Defying sci-fi film convention (in a welcome shift, the film’s protagonists are a group of five females with scientific backgrounds instead of the usual group of macho male lunkheads spewing one-liners), “Annihilation” ultimately offers a narrative much more cerebral and thought-provoking, and the conclusion leaves as many questions as there are answers — something that makes sense since it’s based on the first book in author Jeff VanderMeer’s “Southern Reach” trilogy. With any luck, “Annihilation” will do well enough at the box office so Garland can complete the thrilling tale.

Lammometer: 8 out of 10

AUDIO: Hear Tim’s review of “Annihilation” and “Ash vs. Evil Dead” Season 3 with Tom Barnard on “The KQ92 Morning Show” (segment begins 2 minutes in).

Tim Lammers reviews movies weekly for The KQ92 Morning Show,” “KARE 11 News at 11” (NBC), WCCO Radio, “The Tom Barnard Podcast” and “The BS Show” with Bob Sansevere.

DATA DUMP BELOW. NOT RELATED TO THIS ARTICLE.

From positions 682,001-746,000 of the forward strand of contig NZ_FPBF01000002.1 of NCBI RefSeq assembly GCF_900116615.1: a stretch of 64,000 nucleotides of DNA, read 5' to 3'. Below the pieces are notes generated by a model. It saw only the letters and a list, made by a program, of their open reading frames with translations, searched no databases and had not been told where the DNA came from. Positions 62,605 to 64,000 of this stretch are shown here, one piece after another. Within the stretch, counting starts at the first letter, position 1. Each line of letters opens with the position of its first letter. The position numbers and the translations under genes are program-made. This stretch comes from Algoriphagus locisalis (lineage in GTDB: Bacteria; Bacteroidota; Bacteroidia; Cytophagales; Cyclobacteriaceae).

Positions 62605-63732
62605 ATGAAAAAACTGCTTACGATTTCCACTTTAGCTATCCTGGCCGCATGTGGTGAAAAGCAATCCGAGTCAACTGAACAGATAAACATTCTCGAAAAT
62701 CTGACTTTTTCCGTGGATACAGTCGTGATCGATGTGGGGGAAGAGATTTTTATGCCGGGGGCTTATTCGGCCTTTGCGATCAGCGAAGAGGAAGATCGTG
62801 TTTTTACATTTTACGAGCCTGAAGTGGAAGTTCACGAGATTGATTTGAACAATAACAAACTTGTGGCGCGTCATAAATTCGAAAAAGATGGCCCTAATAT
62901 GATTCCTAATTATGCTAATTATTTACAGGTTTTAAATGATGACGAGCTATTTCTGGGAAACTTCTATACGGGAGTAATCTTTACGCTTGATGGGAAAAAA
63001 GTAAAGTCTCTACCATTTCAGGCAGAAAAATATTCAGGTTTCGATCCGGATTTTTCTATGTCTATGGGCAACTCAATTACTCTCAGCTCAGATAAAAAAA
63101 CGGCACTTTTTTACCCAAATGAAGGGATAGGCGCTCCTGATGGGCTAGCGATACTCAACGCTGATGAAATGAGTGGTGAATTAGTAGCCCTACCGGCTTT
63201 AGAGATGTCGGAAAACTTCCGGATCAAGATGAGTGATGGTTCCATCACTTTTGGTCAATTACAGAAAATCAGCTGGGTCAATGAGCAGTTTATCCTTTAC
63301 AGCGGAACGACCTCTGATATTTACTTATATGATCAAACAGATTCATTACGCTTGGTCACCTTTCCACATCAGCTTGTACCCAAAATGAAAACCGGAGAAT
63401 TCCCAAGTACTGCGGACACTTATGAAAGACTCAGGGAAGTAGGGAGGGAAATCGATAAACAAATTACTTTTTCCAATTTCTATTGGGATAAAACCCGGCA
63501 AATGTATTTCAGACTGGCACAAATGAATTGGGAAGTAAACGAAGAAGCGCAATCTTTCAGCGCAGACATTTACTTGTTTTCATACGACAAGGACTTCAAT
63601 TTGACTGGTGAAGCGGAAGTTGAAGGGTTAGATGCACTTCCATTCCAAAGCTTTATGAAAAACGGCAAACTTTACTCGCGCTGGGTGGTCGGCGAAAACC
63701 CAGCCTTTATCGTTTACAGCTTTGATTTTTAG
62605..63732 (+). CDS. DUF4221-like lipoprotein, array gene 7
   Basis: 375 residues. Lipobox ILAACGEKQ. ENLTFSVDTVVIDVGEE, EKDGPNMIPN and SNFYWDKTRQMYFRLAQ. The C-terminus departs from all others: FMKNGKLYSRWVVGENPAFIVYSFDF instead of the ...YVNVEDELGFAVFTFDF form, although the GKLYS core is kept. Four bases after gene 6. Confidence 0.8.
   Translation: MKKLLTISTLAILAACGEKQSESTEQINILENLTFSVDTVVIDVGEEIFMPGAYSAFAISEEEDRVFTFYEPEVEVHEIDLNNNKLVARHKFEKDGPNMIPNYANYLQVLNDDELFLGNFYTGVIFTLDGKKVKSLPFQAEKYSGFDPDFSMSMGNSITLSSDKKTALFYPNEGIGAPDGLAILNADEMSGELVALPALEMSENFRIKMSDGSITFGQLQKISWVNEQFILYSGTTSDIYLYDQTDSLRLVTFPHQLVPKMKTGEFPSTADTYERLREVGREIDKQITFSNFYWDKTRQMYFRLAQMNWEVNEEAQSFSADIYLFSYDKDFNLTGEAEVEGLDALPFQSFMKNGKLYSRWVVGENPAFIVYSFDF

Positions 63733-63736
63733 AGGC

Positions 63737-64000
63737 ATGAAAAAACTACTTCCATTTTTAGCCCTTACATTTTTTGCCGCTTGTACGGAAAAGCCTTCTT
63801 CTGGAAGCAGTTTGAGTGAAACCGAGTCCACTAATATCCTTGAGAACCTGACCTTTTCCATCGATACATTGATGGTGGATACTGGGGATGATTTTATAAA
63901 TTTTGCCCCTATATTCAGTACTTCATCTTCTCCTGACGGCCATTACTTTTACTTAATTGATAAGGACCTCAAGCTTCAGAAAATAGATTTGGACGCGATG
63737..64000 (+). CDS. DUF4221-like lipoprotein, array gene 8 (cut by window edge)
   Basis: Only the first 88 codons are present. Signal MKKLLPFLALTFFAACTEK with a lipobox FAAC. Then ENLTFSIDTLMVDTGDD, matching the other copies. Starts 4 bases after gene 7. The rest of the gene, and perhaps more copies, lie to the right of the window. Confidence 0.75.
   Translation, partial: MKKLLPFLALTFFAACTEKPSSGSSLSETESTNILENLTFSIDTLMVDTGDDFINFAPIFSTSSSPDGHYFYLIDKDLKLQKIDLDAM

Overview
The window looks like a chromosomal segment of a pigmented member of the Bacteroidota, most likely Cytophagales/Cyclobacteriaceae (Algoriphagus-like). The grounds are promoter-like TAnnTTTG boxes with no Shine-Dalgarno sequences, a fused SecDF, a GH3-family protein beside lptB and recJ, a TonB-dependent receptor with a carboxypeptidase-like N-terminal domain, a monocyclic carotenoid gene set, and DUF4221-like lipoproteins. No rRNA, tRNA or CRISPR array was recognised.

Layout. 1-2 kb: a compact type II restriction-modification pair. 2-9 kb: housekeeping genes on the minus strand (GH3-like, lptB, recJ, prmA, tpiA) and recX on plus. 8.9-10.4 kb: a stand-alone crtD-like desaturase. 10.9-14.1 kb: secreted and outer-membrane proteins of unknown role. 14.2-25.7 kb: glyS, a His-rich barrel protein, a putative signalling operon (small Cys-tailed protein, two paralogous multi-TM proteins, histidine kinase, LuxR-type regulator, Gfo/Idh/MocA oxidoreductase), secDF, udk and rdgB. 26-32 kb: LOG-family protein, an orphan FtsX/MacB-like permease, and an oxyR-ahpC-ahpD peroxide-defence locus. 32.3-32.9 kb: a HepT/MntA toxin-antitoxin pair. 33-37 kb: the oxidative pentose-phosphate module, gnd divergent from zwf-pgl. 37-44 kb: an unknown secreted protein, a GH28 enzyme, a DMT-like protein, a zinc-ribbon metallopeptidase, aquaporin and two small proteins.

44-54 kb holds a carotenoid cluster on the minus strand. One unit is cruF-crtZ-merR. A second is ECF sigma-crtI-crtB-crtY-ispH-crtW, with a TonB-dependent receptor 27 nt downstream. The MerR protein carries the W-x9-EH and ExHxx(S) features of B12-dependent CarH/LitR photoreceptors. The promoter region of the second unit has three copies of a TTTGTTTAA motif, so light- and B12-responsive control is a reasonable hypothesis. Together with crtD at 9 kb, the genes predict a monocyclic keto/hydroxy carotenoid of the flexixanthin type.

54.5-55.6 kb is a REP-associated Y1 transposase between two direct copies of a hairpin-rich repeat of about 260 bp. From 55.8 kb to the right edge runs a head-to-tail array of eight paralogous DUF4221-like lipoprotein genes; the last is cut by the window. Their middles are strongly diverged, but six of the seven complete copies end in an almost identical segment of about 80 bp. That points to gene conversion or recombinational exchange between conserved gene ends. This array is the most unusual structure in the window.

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Review: Rian Johnson brings balance to The Force with ‘The Last Jedi’


AUDIO: Tim reviews “The Last Jedi” on the “KQ Morning Show” with Tom Barnard. Segment beings 7 minutes in.

“Star Wars: The Last Jedi” (PG-13)

Writer-director Rian Johnson expertly creates the unexpected in “Star Wars: The Last Jedi,” the eighth chapter in the Skywalker family space saga conceived by George Lucas 40 years ago. Naturally, after seven “Star Wars” films (eight, if you include last year’s spinoff, “Rogue One”), the environment is going to feel familiar at the outset of “The Last Jedi,” but the minute that Rey (Daisy Ridley) completes the stirring scene that started at the conclusion of “The Force Awakens” and hands the long-exiled Luke Skywalker (Mark Hamill) his lightsaber, the unexpected takes hold and all bets are off.